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Pharmaceutical Litigation

If an individual suffers ill effects from taking a legal drug, the drug's manufacturer may be held responsible. A defendant in pharmaceutical litigation may not only be held liable for an individual's losses, but an entire class of users-potentially thousands of individuals-may seek and be awarded damages. In addition, punitive damages, which can greatly exceed actual losses, are sometimes awarded in pharmaceutical cases. Accordingly, pharmaceutical litigation defendants must seek the most zealous and competent representation available in order to minimize their exposure and achieve the best possible outcome.

Whare Are Some General Pharmaceutical Cases?

Drugs and medicines are frequently at the center of lawsuits. Manufacturers have a duty to test the drugs and medicines they make before releasing them into the market. The Food and Drug Administration (FDA) has established criteria for the testing of pharmaceutical products before the products are licensed for human use. These criteria are regarded as industry standards, but the fact that a drug was licensed by the FDA is not conclusive on the issue of the manufacturer's liability to an injured plaintiff, should the drug prove otherwise to be defective.

A drug manufacturer has a duty to warn of a drug's side effects when such effects become apparent, but is not expected to warn of unknown dangers. Often the manufacturer discharges this duty to warn by providing the necessary information to the patient's prescribing physician or to the pharmacist. With almost all pharmaceutical products, except for over-the-counter drugs, there is a "learned intermediary" between the drug's manufacturer and the ultimate user. This can be the doctor who prescribes the drug, a nurse who instructs the patient, or the pharmacist who fills the prescription. Often the lines of liability are blurry, and an attorney can help determine who may be at fault for resulting injuries.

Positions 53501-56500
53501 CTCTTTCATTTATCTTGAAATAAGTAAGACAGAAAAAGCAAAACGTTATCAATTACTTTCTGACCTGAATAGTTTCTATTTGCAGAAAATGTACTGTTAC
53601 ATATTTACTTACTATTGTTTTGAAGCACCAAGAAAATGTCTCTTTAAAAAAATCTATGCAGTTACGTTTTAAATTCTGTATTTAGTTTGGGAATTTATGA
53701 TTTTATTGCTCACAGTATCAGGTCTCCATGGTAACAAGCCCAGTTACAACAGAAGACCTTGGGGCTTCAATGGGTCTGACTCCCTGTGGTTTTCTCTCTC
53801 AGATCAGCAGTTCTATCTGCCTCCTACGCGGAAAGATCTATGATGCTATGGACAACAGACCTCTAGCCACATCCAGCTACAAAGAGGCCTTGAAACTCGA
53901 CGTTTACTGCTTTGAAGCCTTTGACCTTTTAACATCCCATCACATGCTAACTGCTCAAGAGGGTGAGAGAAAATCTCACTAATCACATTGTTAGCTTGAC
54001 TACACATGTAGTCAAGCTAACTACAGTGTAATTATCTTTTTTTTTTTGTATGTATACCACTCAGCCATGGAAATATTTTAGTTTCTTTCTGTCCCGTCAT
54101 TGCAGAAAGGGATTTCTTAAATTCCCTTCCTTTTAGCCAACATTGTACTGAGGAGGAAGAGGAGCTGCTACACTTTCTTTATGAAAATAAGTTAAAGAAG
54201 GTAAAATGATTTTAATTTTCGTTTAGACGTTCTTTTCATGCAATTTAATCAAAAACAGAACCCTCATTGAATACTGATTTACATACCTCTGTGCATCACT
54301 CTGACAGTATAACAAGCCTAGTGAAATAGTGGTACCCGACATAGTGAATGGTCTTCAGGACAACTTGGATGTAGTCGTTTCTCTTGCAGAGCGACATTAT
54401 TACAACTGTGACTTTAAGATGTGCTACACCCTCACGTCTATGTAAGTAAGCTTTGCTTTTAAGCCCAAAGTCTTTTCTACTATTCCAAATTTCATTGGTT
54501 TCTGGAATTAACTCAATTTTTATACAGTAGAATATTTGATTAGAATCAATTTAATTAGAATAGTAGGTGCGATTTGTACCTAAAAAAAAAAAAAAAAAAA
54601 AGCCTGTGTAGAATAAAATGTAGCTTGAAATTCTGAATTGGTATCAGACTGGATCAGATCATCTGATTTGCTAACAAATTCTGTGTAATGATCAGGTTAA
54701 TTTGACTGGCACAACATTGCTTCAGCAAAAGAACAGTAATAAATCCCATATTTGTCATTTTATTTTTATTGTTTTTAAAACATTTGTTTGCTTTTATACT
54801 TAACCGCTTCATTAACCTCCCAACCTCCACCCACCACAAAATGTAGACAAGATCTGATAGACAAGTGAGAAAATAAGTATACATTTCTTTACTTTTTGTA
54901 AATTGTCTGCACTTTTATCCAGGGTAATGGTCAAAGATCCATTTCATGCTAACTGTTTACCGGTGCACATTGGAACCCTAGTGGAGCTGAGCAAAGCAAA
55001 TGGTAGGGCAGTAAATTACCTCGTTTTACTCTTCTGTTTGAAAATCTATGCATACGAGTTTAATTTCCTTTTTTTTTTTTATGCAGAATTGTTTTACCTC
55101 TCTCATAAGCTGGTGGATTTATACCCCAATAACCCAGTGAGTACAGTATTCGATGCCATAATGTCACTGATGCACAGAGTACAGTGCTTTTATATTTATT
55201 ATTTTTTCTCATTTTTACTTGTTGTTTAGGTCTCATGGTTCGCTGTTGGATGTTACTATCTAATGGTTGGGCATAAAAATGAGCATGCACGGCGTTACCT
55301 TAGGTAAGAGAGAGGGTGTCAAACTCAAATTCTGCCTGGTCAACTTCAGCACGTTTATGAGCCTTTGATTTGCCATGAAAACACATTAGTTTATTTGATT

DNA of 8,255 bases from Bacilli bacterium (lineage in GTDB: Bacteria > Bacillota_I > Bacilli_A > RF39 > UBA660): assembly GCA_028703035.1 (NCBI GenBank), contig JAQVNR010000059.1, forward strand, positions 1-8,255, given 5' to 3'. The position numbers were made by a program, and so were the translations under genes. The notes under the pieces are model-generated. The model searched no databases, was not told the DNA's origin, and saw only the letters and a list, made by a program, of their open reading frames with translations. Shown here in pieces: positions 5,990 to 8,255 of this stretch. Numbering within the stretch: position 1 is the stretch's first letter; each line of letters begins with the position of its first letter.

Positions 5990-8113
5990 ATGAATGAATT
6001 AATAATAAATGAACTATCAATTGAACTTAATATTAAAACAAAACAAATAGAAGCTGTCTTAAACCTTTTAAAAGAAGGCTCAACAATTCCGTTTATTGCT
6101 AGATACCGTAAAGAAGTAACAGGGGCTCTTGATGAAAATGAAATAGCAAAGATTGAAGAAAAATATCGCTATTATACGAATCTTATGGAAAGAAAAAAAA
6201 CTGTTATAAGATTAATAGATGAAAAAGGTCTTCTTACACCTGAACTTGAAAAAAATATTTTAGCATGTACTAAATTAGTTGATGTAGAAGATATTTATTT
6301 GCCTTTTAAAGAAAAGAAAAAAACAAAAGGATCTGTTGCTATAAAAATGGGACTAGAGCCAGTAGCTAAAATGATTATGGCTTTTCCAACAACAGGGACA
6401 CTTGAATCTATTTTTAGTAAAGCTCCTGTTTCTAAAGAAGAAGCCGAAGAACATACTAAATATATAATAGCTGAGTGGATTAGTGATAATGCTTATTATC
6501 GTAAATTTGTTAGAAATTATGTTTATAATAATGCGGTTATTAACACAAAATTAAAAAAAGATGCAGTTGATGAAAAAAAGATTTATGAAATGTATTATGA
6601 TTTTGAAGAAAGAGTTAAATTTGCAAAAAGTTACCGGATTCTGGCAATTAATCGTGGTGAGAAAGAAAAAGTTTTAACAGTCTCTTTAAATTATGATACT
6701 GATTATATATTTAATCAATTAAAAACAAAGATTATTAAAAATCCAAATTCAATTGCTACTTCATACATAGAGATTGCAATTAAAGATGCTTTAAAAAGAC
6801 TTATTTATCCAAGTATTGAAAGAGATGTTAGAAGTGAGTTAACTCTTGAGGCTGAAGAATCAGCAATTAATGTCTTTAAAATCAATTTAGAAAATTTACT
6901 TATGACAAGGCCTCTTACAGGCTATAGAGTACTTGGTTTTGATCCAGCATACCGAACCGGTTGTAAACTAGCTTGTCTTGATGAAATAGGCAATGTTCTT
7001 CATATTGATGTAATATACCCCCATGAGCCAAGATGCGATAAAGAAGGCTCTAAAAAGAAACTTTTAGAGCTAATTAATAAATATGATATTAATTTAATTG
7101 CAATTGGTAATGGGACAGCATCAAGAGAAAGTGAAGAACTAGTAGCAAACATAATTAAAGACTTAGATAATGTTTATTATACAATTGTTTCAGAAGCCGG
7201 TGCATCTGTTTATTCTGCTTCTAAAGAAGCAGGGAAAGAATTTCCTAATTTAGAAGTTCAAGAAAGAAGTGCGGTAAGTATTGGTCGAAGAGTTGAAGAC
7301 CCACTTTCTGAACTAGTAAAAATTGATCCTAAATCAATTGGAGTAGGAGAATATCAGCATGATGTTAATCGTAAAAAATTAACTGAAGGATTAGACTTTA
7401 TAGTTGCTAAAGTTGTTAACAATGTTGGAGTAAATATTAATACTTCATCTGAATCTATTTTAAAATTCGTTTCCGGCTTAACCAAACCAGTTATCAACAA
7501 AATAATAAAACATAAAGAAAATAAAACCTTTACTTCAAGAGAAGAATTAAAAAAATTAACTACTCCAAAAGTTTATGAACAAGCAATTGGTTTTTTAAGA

The drug manufacturer is considered an expert in its field, and as such it has a continuing duty to keep abreast of knowledge regarding its products and take all reasonable steps to update medical professionals on side effects. There is no duty to warn of possible reactions in unusually susceptible consumers, however, but just because a reaction is rare does not mean the manufacturer has no duty to warn about it or that the persons experiencing the reaction are unusually susceptible.

Some drugs are considered "unavoidably unsafe" products, which means that they cannot be made completely safe no matter how carefully they are manufactured. Such drugs may have potentially harmful side effects, but may be beneficial to the user nonetheless. If these drugs are properly prepared and accompanied by adequate warnings, they usually cannot form the basis of a successful lawsuit.